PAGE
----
This raises another wrinkle in the enforcement of the 30 foot height limit: inadequate City staff. As one former planning chair said:
We have heard from City Staff, that the City’s “pre-building inspectors do not check anything more than the drawings” as they have in the past for compliance before permits are issued! Most times, they haven’t even ‘looked at on site, the slopes in contention! This is the problem.
Another former chair agrees about the City not checking actual conditions on a property. He’d been involved with helping a property owner who had a neighbor who applied to the City “to rebuild a termite infested garage” on a zero lot line. The City approved the neighbor’s project of rebuilding the garage. Problem was – there hadn’t been a garage there for 20 years; the city just didn’t check it out. His story continues:
When we contacted the City, they said … they do not have the staff to check existing conditions on a property and have to take the owners word that the information on the plan application is correct.
The only way they will know anything different is if someone from the community alerts them. The problem in this case was that we did alert them and it fell on deaf ears, which is not at all unusual.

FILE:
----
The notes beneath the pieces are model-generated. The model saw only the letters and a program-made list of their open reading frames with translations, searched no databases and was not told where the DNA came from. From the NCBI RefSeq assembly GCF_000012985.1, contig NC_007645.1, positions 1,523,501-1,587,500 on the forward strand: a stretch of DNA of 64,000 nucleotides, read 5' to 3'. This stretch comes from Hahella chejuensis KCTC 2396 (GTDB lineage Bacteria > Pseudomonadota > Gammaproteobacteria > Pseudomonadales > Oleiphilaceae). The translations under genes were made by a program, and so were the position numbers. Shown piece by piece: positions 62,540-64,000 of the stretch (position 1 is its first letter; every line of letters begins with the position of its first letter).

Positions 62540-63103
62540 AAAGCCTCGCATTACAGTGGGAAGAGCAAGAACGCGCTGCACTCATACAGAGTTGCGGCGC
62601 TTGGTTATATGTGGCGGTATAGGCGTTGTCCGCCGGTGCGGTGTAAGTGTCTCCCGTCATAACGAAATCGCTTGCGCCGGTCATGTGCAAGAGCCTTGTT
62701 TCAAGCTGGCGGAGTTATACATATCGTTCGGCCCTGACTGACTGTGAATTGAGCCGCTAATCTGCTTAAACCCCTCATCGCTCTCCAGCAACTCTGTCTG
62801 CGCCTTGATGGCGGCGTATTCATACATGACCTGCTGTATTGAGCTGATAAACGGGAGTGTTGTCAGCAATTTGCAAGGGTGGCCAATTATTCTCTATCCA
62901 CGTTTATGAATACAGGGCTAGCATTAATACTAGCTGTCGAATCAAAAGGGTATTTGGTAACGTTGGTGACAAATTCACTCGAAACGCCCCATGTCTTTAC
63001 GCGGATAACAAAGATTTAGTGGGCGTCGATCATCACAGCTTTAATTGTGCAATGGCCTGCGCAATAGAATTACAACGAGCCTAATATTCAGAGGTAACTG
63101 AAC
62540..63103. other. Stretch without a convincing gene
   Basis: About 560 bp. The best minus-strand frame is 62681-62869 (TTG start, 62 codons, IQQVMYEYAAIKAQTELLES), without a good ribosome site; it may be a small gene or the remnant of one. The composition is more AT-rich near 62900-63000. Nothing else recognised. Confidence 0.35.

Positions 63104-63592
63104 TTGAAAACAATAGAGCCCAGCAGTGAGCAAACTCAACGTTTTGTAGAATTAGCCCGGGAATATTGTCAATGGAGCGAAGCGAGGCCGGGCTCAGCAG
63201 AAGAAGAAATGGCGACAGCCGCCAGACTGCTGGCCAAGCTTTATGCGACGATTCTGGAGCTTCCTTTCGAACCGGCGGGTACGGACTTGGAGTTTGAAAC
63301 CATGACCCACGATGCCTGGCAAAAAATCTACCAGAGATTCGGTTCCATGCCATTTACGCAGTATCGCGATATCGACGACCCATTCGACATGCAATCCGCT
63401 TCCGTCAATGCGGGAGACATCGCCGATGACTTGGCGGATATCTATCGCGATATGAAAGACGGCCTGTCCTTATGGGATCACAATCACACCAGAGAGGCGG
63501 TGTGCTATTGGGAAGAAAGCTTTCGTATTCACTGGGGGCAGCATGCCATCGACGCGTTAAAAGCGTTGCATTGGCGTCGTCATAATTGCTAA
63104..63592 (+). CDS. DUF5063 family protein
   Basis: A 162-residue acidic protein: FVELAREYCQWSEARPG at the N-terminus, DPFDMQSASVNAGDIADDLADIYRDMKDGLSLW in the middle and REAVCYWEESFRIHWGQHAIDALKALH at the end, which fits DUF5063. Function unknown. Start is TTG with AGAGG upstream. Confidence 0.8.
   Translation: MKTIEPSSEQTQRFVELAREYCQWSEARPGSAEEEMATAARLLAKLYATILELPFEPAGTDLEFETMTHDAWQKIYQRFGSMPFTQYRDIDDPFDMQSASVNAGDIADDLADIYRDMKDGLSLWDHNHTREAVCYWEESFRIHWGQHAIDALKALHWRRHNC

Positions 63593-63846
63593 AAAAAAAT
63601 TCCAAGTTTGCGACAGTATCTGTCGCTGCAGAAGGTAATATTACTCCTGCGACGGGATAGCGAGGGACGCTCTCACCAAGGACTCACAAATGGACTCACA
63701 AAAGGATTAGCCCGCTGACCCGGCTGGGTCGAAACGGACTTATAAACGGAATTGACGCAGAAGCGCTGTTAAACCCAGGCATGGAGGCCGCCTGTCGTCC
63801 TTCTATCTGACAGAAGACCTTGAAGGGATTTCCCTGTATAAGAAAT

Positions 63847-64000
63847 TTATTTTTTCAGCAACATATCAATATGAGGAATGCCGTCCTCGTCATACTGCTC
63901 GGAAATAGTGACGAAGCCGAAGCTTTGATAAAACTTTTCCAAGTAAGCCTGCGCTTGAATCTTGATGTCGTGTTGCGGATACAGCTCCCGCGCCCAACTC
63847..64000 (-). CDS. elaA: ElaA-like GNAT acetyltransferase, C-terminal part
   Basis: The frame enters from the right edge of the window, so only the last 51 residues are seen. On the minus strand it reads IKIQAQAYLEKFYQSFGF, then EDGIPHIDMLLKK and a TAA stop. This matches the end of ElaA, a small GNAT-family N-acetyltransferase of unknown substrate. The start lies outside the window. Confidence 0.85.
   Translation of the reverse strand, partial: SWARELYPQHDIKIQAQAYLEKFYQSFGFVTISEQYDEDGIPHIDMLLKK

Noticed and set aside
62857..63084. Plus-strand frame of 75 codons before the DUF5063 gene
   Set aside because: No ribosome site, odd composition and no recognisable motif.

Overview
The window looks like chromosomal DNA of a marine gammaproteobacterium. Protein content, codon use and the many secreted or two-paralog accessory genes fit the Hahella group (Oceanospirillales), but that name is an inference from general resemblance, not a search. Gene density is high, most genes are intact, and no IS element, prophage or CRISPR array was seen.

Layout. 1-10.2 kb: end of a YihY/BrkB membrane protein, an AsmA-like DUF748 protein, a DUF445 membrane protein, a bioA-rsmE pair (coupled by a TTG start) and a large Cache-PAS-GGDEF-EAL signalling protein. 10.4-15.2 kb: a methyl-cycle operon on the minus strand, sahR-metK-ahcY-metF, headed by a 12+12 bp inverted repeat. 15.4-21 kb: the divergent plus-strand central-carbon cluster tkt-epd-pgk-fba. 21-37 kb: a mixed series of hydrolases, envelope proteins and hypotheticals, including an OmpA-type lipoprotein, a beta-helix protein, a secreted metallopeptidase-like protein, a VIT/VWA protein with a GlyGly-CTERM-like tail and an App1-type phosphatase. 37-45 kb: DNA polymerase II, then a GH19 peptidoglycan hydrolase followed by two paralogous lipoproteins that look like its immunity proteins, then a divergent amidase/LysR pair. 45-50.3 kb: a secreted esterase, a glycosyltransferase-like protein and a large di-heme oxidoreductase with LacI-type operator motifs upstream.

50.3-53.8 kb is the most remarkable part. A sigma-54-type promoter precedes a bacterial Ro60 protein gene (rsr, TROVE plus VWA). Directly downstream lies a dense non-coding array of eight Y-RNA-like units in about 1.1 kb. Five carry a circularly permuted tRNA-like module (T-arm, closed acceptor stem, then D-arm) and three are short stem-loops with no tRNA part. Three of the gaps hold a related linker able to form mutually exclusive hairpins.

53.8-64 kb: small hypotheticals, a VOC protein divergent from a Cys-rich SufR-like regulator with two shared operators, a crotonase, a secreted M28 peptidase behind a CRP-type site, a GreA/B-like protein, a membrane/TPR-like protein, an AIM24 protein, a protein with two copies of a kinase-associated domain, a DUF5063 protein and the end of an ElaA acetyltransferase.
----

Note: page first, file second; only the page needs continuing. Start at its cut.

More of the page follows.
This community planning leader also stated:
The problem with measuring the height on a slope has to do with the necessary surveys that are supposed to take place. This was what I discovered on Lucinda. What the City requires regarding a survey from an owner is not enforced and without a proper survey, before the design is done, the grade can be adjusted higher. Unless a knowledgeable neighbor notices what is going on, they get away with it.
Two former chairs also complained to me about how some local architects and developers “who can’t seem to ever ‘stay within the rules’, always pushing for more ….”
One planner said:
One wonders why so many other architects are fine and work ‘within the rules’, yet so many ‘consider themselves special’ asking for far more than a ‘minor variance’ and keep ‘coming back’ for variances with additional projects, requiring similar ‘grade level variations’. It’s not as if they ‘don’t know’ the rules, then, is it?
There are a number of architects who work in the Pt. Loma area who are expert at helping developers circumvent the laws.
One time-honored path for getting around community building requirements is for developers and owners to request “variances” for their projects and remodels. In Ocean Beach, for example, the City staff have been granting variances to some property owners that allow them to get around OB’s blueprint for community development, the OB Precise Plan. It’s gotten so bad in OB that the Planning Board has called for a “Moratorium” on variances in one area of northwest OB particularly stressed with pressures of gentrification. The Board has been inundated with requests for variances.
Although construction applicants have not often used this method to tunnel under the 30 foot height limit, it does happen. Dave Little from La Jolla has examined this issue in a December 2010 post at VOSD entitled No Variances on the Thirty-Foot Height Limit:
… The Bishop’s School in La Jolla wants an exemption from Proposition D and its supplementary code to build a 32-foot building. They want to revert to measuring from the finished grade.